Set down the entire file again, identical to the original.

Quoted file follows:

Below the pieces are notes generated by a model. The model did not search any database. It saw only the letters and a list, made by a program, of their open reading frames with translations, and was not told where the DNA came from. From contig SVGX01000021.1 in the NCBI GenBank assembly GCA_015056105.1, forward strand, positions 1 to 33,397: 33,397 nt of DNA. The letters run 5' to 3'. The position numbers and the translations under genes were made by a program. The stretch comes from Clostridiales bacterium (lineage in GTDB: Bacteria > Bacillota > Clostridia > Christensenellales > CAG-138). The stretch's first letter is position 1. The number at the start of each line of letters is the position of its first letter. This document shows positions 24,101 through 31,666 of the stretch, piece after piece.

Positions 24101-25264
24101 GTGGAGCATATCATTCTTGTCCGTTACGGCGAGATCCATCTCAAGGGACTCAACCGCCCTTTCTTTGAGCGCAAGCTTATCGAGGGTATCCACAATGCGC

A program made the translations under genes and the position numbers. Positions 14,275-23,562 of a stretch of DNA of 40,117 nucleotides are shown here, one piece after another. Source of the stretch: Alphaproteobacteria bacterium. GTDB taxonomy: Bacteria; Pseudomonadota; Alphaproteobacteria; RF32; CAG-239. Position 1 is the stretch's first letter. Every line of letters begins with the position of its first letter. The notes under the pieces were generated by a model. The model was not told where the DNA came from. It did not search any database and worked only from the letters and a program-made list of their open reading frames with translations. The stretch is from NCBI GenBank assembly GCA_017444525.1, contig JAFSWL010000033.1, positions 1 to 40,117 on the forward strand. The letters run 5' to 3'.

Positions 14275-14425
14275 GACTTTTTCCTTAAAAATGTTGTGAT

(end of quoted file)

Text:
Below the pieces are notes generated by a model. The model did not search any database. It saw only the letters and a list, made by a program, of their open reading frames with translations, and was not told where the DNA came from. From contig SVGX01000021.1 in the NCBI GenBank assembly GCA_015056105.1, forward strand, positions 1 to 33,397: 33,397 nt of DNA. The letters run 5' to 3'. The position numbers and the translations under genes were made by a program. The stretch comes from Clostridiales bacterium (lineage in GTDB: Bacteria > Bacillota > Clostridia > Christensenellales > CAG-138). The stretch's first letter is position 1. The number at the start of each line of letters is the position of its first letter. This document shows positions 24,101 through 31,666 of the stretch, piece after piece.

Positions 24101-25264
24101 GTGGAGCATATCATTCTTGTCCGTTACGGCGAGATCCATCTCAAGGGACTCAACCGCCCTTTCTTTGAGCGCAAGCTTATCGAGGGTATCCACAATGCGC

A program made the translations under genes and the position numbers. Positions 14,275-23,562 of a stretch of DNA of 40,117 nucleotides are shown here, one piece after another. Source of the stretch: Alphaproteobacteria bacterium. GTDB taxonomy: Bacteria; Pseudomonadota; Alphaproteobacteria; RF32; CAG-239. Position 1 is the stretch's first letter. Every line of letters begins with the position of its first letter. The notes under the pieces were generated by a model. The model was not told where the DNA came from. It did not search any database and worked only from the letters and a program-made list of their open reading frames with translations. The stretch is from NCBI GenBank assembly GCA_017444525.1, contig JAFSWL010000033.1, positions 1 to 40,117 on the forward strand. The letters run 5' to 3'.

Positions 14275-14425
14275 GACTTTTTCCTTAAAAATGTTGTGAT